Saturday, July 04, 2015

Octopussy (1983) | Music



Maurice Binder's primary inspiration for the Octopussy credits was a new toy: lasers. Conceptually, the Octopussy sequence is similar to From Russia with Love or Goldfinger. Instead of the credits or scenes from the movie projected on women's bodies though, it's laser images of the 007 logo, an octopus, and the outline of Bond.

There are some cool extra bits too, like when multiple arms wrap around an image of Roger Moore (though there are only five, not eight). I also like the gun that emits a foggy light from its barrel while shooting women into the air.

Binder also uses plenty of his signature silhouettes, too. Naked women and suited men do what they usually do in these things, though Binder sometimes has their actions imitate the lyrics of the theme song. He does that with the models whose faces we can see too, like when a woman opens her eyes as Rita Coolidge sings about not wanting to waste a waking moment.

By the time Octopussy was made, John Barry had settled his tax debt with the UK and was free to work on the movies again. He wrote the Octopussy theme with Andrew Lloyd Webber's writing partner Tim Rice, who'd already done Joseph and the Amazing Technicolor Dreamcoat, Jesus Christ Superstar, and Evita by then, and who would go on to work on two of Disney's most successful animated musicals, Aladdin and The Lion King.

It was going to be impossible to write a song called "Octopussy" and have anyone take it seriously, so Barry and Rice came up with "All Time High," suggesting the romance between Bond and Octopussy and using imagery from the circus' trapeze act.

Cubby Broccoli initially wanted Laura Branigan to sing it. She was hugely popular at the time thanks to songs like "Gloria," "Self Control," and "Solitaire," as well as having songs on the Flashdance and Ghostbusters soundtracks. But Broccoli's daughter Barbara was a huge Rita Coolidge fan and was always playing Coolidge songs around the office. (Barbara was also involved in the family business and was assistant director on Octopussy). The story goes that her dad heard one of Coolidge's songs one day and asked Barbara who it was, saying that that was the sound he wanted for the theme song.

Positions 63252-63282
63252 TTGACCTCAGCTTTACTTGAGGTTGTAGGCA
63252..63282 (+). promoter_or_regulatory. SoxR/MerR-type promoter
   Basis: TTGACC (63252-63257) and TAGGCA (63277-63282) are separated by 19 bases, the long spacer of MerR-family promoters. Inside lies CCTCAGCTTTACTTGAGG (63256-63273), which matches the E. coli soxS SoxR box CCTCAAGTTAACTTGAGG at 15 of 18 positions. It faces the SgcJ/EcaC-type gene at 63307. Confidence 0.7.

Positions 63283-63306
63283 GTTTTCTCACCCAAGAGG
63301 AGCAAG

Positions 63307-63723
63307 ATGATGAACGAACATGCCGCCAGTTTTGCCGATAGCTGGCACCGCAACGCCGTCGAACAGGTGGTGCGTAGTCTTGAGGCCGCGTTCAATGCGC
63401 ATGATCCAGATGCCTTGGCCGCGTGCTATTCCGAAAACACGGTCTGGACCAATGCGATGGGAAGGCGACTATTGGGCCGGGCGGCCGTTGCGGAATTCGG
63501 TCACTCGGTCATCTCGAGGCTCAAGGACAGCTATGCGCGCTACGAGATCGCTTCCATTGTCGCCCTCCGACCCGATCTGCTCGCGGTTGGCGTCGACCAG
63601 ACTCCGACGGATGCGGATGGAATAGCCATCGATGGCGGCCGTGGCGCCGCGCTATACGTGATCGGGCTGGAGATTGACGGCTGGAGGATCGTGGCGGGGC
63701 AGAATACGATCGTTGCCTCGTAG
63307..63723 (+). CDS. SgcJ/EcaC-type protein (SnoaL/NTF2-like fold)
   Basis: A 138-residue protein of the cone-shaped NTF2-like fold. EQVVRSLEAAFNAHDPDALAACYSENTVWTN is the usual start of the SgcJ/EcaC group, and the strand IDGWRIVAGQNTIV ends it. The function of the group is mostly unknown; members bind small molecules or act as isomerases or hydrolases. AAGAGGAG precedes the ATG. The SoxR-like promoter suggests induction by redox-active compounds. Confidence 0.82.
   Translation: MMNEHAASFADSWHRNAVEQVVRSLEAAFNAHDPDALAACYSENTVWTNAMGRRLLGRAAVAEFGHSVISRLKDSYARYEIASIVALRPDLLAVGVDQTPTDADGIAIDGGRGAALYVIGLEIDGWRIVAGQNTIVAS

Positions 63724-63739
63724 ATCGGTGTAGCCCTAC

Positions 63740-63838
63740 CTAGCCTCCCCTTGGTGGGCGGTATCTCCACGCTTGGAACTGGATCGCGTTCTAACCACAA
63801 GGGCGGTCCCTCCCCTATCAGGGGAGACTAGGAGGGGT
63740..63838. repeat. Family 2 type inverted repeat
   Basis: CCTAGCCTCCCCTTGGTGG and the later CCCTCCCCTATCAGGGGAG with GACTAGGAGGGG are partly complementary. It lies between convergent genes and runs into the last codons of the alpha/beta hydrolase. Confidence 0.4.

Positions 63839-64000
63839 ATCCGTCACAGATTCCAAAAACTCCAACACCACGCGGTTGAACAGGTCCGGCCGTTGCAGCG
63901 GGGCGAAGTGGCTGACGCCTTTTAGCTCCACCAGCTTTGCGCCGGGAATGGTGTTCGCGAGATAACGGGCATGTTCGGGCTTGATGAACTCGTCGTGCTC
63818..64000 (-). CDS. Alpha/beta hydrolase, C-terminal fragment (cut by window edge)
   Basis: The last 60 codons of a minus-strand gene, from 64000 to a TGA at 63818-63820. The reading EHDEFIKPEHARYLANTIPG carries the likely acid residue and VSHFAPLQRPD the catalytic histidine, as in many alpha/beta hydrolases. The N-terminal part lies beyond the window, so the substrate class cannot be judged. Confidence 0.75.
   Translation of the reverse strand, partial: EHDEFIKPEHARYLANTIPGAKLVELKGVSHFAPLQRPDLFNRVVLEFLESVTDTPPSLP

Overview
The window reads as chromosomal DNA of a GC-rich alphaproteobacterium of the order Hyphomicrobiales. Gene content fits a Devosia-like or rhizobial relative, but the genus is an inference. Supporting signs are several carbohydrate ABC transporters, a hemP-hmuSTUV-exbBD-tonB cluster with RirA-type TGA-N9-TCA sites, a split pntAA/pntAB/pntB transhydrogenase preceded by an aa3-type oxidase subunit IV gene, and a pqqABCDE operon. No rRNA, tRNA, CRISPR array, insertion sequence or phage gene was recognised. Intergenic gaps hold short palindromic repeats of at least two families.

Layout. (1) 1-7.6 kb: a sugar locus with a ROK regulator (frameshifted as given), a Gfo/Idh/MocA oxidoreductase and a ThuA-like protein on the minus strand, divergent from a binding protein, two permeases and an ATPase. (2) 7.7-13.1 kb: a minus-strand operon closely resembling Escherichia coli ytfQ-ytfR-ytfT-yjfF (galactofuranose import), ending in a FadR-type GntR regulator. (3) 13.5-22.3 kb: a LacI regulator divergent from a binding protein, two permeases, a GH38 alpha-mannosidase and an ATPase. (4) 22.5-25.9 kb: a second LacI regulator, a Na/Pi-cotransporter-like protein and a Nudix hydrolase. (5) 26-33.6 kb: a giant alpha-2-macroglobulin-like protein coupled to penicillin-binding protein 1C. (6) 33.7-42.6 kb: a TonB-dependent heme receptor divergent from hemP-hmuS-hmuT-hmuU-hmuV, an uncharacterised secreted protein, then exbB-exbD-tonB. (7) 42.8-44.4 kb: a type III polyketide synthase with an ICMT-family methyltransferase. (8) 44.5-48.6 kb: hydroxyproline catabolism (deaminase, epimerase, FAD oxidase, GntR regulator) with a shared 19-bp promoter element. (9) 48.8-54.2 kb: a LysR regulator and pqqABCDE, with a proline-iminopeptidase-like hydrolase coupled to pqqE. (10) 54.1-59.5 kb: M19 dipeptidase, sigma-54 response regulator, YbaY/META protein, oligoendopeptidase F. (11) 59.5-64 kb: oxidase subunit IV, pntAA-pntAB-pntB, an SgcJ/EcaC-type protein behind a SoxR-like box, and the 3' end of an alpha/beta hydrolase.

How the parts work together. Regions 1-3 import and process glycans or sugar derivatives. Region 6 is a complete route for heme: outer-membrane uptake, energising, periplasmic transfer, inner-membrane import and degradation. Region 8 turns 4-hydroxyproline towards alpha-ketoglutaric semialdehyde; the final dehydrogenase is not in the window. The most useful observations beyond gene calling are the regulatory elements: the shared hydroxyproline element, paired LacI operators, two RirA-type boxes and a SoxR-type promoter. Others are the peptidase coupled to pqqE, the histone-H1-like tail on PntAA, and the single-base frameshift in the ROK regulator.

The song was pretty successful and spent four weeks at #1 on the US' Adult Contemporary charts. I remember it's being on the radio all the time in 1983 and even though I don't like it, it has nostalgic appeal to me because it reminds me of driving around my hometown at a time in my life when I had maximum freedom with minimum responsibilities. Thankfully, the trend of soft, easy listening ballads for Bond themes was going to take a major break after this one.

True to form, Barry uses the Bond Theme modestly for Octopussy. It shows up in the auto rickshaw chase, but only after Bond is seriously stabbed. I guess the point is that the mission has been fun and games up to this point, but now it gets serious. Although not really serious, because this is a typical Roger Moore film, after all.

The other couple of times the Bond Theme shows up, it's used more traditionally to highlight big action set pieces. It plays when Bond takes a car with no tires onto railroad tracks to catch a train, then again at various times during the final assault on Kamal's Monsoon Palace, including the arrival of Bond and Q in the Union Jack balloon and Bond's horseback chase to catch Kamal's plane.

Top Ten Theme Songs

1. The Spy Who Loved Me ("Nobody Does It Better")
2. On Her Majesty's Secret Service instrumental theme
3. Diamonds Are Forever
4. You Only Live Twice
5. From Russia With Love (John Barry instrumental version)
6. Live and Let Die
7. Dr No
8. Thunderball
9. Goldfinger
10. From Russia With Love (Matt Monro vocal version)

Top Ten Title Sequences

1. On Her Majesty's Secret Service
2. Dr No
3. Thunderball
4. Goldfinger
5. From Russia with Love
6. The Spy Who Loved Me
7. Diamonds Are Forever
8. Live and Let Die
9. Moonraker
10. Octopussy

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